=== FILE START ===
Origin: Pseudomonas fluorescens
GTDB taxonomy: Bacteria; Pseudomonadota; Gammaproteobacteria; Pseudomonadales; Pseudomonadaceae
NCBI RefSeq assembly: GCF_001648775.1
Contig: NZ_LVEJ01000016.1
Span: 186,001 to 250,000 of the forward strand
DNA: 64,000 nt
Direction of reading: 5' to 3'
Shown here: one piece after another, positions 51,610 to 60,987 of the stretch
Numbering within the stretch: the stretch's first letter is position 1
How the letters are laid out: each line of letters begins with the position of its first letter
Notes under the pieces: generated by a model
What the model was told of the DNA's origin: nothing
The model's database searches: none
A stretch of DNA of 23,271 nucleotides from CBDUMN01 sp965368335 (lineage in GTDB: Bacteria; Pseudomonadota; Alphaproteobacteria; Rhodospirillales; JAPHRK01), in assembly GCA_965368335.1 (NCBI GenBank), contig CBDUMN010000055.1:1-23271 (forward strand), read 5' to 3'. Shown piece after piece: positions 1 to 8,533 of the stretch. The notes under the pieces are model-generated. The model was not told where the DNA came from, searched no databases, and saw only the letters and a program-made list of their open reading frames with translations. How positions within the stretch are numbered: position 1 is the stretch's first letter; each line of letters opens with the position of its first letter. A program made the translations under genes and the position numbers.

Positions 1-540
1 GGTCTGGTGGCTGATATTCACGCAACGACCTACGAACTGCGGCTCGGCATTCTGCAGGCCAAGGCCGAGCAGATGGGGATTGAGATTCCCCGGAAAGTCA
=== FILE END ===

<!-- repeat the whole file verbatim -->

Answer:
Origin: Pseudomonas fluorescens
GTDB taxonomy: Bacteria; Pseudomonadota; Gammaproteobacteria; Pseudomonadales; Pseudomonadaceae
NCBI RefSeq assembly: GCF_001648775.1
Contig: NZ_LVEJ01000016.1
Span: 186,001 to 250,000 of the forward strand
DNA: 64,000 nt
Direction of reading: 5' to 3'
Shown here: one piece after another, positions 51,610 to 60,987 of the stretch
Numbering within the stretch: the stretch's first letter is position 1
How the letters are laid out: each line of letters begins with the position of its first letter
Notes under the pieces: generated by a model
What the model was told of the DNA's origin: nothing
The model's database searches: none
A stretch of DNA of 23,271 nucleotides from CBDUMN01 sp965368335 (lineage in GTDB: Bacteria; Pseudomonadota; Alphaproteobacteria; Rhodospirillales; JAPHRK01), in assembly GCA_965368335.1 (NCBI GenBank), contig CBDUMN010000055.1:1-23271 (forward strand), read 5' to 3'. Shown piece after piece: positions 1 to 8,533 of the stretch. The notes under the pieces are model-generated. The model was not told where the DNA came from, searched no databases, and saw only the letters and a program-made list of their open reading frames with translations. How positions within the stretch are numbered: position 1 is the stretch's first letter; each line of letters opens with the position of its first letter. A program made the translations under genes and the position numbers.

Positions 1-540
1 GGTCTGGTGGCTGATATTCACGCAACGACCTACGAACTGCGGCTCGGCATTCTGCAGGCCAAGGCCGAGCAGATGGGGATTGAGATTCCCCGGAAAGTCA